Friday, 29 October 2010

Couple of Quick Tastings

Popped into the brilliant Purple Palate {www.purplepalate.com.au} in Brisbane.

The guys put on regular tastings toward the back of the store, dispensed from the Enomatic. There were a couple of standouts for me: 

Riorret The Abbey Pinot Noir 2008
Made by De Bortoli Chief Steve Webber, the wine displayed typical aromas of ripe cherry; an incredible lightness both in the glass and on the palate. Retails around $33 - an incredibly well constructed wine.

Somerset Hill Merlot 2008
Exhibited some typical plum fruit on the nose, yet there the varietal typicality ended for me. It was no bad thing. In the glass it was quite dark, an almost brackish note around the edge; in the mouth I was picking baked pie - more the aroma of the caramel from atop and apple pie. I could be talking out of my arse - descriptors aside, the main thing was it was divine. And that's what matters most.

Tuesday, 12 October 2010

An Ode to Riesling

One thing I failed to mention from last  week's outpouring of love for the Rizza, were a couple of ditties that were penned in its honour. 

The first was from myself:


With your acid, length and line;
With your flavours of citrus: lemon & lime;
Oh #Riesling what you mean to me;
Perfectly refreshing summery.

The second came from Angela Clifford of New Zealand's Greystone Wines:

Day's been long, road is dusty, my pouring arm has gone quite rusty.
What 2 drink, don't dilly-dally, try a #Riesling from #waiparavalley

Gotta love the passion. 

Saturday, 9 October 2010

Riesling

A road trip from Melbourne to the Barossa Valley in early 2009 introduced two grape varieties that had, until then, not been at the forefront of my mind: Grenache and Riesling.

My fondness for Grenache has already been documented in an earlier post in support of International Grenache Day. This is Riesling's turn in the spotlight.

Living in Queensland, there comes a certain point in the year where drinking a good red becomes rather unpalatable, and thoughts turn to a nice white or a good Rose. Increasingly for me, that means Riesling.

In the week just gone, there has been much love, debate and thought about Riesling on the social networking site Twitter. In my opinion it all started with a tweet from Mount barked, WA based Galafrey wines asking "where are all the Riesling fans out there?". And really from there it spiralled. Many of the twitterati became involved in the toing and froing - really highlighting the interactivity on twitter, especially its ability to transcend borders: state or national.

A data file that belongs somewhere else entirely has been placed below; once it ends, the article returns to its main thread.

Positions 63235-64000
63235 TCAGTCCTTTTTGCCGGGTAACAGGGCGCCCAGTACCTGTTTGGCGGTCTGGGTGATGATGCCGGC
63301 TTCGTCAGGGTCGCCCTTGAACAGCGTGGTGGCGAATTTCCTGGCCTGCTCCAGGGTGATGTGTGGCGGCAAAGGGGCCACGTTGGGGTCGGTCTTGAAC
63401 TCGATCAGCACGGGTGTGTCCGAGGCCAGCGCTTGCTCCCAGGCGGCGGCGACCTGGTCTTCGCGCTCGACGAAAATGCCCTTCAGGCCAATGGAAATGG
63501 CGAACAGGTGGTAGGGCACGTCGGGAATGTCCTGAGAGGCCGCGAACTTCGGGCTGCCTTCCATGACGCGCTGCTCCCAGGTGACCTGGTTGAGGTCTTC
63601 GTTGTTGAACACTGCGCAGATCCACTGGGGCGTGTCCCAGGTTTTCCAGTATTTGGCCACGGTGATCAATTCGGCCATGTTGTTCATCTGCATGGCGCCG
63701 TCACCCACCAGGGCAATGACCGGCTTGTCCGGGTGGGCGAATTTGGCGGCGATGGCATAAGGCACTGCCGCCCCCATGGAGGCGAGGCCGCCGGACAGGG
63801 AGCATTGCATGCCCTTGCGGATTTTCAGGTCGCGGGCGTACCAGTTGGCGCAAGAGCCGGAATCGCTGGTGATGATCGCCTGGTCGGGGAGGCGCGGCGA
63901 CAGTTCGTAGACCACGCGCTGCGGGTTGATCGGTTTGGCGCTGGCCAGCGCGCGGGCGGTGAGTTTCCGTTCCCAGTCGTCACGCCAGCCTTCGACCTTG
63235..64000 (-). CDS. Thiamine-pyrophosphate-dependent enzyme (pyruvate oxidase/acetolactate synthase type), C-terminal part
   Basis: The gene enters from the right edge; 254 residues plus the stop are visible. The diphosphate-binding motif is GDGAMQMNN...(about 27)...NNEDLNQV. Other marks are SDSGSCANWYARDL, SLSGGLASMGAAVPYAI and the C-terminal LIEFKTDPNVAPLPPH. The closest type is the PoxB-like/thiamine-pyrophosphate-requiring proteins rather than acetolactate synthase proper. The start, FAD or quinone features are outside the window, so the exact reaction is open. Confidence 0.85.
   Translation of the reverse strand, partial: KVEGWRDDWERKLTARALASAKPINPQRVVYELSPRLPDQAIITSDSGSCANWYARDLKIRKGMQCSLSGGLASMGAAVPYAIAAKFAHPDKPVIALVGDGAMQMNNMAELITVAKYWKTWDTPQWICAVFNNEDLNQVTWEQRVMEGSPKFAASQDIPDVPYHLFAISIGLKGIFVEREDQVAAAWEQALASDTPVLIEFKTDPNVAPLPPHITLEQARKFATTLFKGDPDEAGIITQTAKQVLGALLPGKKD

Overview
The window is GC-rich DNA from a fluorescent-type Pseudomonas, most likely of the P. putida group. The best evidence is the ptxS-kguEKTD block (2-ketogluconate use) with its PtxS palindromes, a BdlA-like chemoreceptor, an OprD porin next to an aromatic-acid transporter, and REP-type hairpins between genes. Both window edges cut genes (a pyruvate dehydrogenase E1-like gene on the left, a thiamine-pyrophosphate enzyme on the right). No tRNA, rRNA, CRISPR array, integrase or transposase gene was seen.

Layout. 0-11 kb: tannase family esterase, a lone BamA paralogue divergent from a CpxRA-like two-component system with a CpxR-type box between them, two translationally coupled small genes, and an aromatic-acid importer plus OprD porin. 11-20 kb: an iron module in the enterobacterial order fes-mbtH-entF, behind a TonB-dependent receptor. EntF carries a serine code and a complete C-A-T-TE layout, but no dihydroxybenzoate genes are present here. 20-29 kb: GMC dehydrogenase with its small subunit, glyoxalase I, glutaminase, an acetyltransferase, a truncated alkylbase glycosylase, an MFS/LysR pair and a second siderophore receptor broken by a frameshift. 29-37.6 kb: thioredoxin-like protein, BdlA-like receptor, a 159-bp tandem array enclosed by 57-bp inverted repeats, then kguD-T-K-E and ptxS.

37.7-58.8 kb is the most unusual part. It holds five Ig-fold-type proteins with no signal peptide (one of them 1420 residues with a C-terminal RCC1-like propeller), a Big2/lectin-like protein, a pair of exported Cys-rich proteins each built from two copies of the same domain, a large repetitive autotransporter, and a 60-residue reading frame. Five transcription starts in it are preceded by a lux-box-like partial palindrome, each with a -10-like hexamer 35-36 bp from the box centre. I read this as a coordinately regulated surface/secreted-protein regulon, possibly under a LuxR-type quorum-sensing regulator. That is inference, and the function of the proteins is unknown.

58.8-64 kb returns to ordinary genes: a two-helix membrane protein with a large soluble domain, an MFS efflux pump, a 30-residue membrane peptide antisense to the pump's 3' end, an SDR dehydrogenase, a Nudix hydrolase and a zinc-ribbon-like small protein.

The upshot of all this is that it was proposed to have a Riesling tweetup, where folks get together - online - at a set date/ time and basically share a virtual drink, share their thoughts, views and notes on what they're drinking.

It's part fun, part profile raising, part driving sales. But the fundamental point - to me - is that it would be about the Riesling varietal.

Riesling in Australia
To take the story further, I stuck my oar into a Twitter debate about whether Riesling or Chardonnay was the 'better' variety. Such online luminaries as Brad and Danny from Wineweek, Ben Moroney, Monty James, Nigel Wadsworth, and Gourmet Traveller contributor Andrew Graham, were involved.

Out of this, the biggest thing I learned - or the biggest surprise to me - was that Riesling only accounted for approx 4.6% of white grape varieties in 2008 (Source: James Halliday Australian Wine Companion 2010 Edition p48).

To me, for a grape with such a reputation, and a grape fairly well acknowledged as one of Australia's eminent varietals, this was quite surprising. As an aside, crush figures were dominated by Chardonnay, accounting for about 50% of white total. Now I may have somewhat naively seen the grape harvest, and consequently wine production, as something that goes into those lovely bottles we see lining the racks and shelves in our favourite merchants and retailers. I somewhat tend to forget bulk wines, casks etc as I don't really 'participate' in that end of the market. Still 4.6% of harvest tonnage did surprise.

Historical Figures
It wasn't always this way. In the 2010 Wine Companion, Halliday comments: "...going back a further 10 years to 1980, bottled wine sale of Riesling, exceeded those of all other white wines combined".

Whilst that figure reflects sales, logically the planting and crush figures would be similarly reflected. How things change.

And hopefully with the increased focus on the Riesling variety, it will have its day again.